4409 Minnesota Ave. NE is adjacent to CSX train tracks, an empty plot of land except for a long vacant garage. Three houses sit abandoned on the block across the street.
Yet, this parcel is prime for development, just off I-295, on a Metrobus route, and halfway between two Metro stations, Minnesota Avenue and Deanwood. And, Valor Development, the owner of the 55,517 square foot property, has plans for the site. It’s just that no one seems to know what Valor exactly wants. The District government, hoping to build a fire station on the site, has been left in the dark about as much as the community.
The Plans Keep Changing
In 2015, Valor pitched building about 30 townhomes and a playground on the land. The lot is a peculiar size, a narrow strip of land that’s just wide enough to fit the length of a house. With neighborhood support, the DC Board of Zoning Adjustment (BZA) awarded them several zoning variances on Nov. 17, 2015 paving the way to build the homes.
Valor hand purchased the land in 2014 for roughly $550,000, according to testimony by the company Principal Will Lansing to the BZA in July 2015. The townhomes were proposed as three stories tall and in the $350,000 price range. An architect and real estate expert were brought onto the project team.
Advisory Neighborhood Commissioner Dorothy Douglas (7D03), who resides across the street, testified in support of the project at the time. So did multiple neighbors.
A Fire Station?
Then this August, Douglas got a notice from the District government. The city was planning to build a new station for Engine Company 27, currently occupying an aging station down Minnesota Avenue, at that site.
According to the Department of General Services (DGS), Valor approached the agency offering the land in spring 2016, in response to a solicitation. Speaking on background, a DGS official explained that Valor, by entering a “non-binding agreement” with the agency to explore building a fire station, made clear they scrapped plans for the townhomes.
DGS had been conducting preliminary site review since summer 2016 to build the fire station, but it wasn’t until this summer that the agency made the news public to ANC 7D, when the ANC was on recess. DGS plans to send the formal proposal to build the station to the DC Council in December. If approved, DGS would begin design work and conduct further community outreach, and draw up lease terms with Valor.
4409 Minnesota Avenue is not large enough to hold both projects. DGS would need the entire lot for a firehouse, Lansing says. “Our interest is to advance the fire station project,” he says.
Keeping Options Open
Except Valor, if their moves at the BZA are any hint, still wants to build townhomes. While going ahead with the fire house plan, in mid-September developers asked the BZA for a two year extension on their original plan. They justified the extension request on the difficulties of securing permits. Lansing says that the firm wanted to make sure the zoning relief didn’t lapse in case the fire house project didn’t pan out.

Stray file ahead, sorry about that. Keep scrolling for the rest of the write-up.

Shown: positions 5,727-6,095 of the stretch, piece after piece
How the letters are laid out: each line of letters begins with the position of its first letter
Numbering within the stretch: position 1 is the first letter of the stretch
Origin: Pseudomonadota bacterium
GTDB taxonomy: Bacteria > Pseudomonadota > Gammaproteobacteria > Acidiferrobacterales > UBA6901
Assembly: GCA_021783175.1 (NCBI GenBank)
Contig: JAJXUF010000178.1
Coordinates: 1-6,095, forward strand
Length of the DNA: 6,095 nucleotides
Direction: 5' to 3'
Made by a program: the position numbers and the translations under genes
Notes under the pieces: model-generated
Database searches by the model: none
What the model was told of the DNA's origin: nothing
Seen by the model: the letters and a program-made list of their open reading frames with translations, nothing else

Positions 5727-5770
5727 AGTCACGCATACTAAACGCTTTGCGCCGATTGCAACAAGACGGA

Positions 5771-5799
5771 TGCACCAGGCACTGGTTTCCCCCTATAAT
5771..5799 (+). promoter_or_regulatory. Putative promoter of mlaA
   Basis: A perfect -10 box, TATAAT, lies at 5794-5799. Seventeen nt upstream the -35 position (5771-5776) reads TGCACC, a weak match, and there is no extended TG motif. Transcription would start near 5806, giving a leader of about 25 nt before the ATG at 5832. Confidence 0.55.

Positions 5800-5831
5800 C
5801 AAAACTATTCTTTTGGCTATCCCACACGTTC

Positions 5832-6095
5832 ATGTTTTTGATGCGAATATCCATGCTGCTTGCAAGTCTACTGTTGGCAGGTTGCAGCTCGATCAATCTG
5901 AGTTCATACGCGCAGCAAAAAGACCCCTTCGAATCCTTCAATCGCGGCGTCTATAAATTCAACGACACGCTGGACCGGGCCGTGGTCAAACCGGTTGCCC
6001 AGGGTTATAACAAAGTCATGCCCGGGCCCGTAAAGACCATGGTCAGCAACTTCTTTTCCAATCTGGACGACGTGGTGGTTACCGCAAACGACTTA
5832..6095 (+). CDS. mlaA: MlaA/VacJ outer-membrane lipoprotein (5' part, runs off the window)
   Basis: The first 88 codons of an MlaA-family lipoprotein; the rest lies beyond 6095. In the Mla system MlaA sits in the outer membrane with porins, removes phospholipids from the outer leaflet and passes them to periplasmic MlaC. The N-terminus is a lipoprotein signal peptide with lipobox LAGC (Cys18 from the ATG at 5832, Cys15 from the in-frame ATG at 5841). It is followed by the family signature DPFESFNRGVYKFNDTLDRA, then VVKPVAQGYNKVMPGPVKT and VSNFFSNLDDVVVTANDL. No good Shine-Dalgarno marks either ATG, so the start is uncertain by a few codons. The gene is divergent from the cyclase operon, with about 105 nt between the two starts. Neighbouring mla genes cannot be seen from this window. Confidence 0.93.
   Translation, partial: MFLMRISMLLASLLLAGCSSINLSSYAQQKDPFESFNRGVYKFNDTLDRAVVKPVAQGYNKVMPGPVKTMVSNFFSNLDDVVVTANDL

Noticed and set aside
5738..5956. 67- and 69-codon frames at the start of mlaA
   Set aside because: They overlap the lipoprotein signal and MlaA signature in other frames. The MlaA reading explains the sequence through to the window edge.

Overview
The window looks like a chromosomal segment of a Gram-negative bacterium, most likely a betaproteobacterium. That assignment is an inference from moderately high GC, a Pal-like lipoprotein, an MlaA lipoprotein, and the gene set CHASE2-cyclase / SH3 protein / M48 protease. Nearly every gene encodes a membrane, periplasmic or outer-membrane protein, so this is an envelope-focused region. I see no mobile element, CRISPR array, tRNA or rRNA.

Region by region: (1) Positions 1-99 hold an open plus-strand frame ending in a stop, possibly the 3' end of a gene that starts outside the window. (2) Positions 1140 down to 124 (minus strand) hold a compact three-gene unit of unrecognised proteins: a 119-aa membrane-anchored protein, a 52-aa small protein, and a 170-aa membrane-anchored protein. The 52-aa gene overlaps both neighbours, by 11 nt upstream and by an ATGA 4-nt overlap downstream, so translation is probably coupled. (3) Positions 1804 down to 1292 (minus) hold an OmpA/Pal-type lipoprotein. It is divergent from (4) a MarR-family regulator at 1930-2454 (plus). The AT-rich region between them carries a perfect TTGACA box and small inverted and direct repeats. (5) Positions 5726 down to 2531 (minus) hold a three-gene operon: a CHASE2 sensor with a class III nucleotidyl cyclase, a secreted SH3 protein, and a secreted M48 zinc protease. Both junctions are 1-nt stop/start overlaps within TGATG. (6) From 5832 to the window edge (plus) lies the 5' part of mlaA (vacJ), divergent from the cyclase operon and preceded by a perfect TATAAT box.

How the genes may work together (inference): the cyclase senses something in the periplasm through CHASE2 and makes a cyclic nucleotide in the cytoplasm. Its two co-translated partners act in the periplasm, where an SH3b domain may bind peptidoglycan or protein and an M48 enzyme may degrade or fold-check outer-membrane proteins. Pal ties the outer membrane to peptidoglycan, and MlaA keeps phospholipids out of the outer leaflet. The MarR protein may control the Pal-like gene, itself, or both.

The BZA granted the extension on Sept. 27. At no point did Valor mention a fire station in their testimony to the board.
Nor did DGS realize Valor sought an extension on the town home project. East of the River magazine broke the news of the zoning relief extension to DGS in late September. “I can’t comment on that,” was the DGS official’s response.
Lansing contends that Valor has just been keeping the townhomes as a plan B. “There’s no signed lease with DGS at this point, but to protect our rights as a private landowner, we believe it’s prudent to extend our BZA application until we’re able to determine the exact direction with the fire station project,” he says.
This has left Douglas and a number of her neighbors exasperated. The fire station news seemed to pop out of nowhere, after nearly two years of no activity on the housing project. ANC 7D voted Sept. 28 to oppose the firehouse on the lot. Most people just want the city and developers to be straight with them.
“It’s very strange,” says Ward 7 Councilmember Vincent Gray (D). “It sounds like Valor needs to come up with some information about why they’re proposing two different projects on the same site.”
Douglas now worries Valor will get a lucrative contract and lease, subject to DC Council approval, for the firehouse. She is concerned that her tax dollars will go to a public project that the community had little say in.
Gray asked DGS to extend the community’s comment period on the firehouse until late October. DGS has offered to attend ANC 7D’s Oct. 9 meeting. Meanwhile, Valor has been waiting for the city to take the official lead on organizing community input.
Worrying About Getting Rolled
Neighbors remain concerned. “I think there is a huge ethics issue here,” says Tacretia Cree, who was drawn to the neighborhood in 2014 for its relative affordability. She wants more transparency with the fire station project, which Lansing and DGS promise will be given in the coming months.
Walking through the block on a recent day, Douglas is tired of running in circles to make the city to provide more information. She bought her house, on the corner of Minnesota Avenue and Kane Place, in 1978 and has been a longtime voice in Ward 7.
“We’re just not getting the communication entitled from [Valor] or DGS,” Douglas says.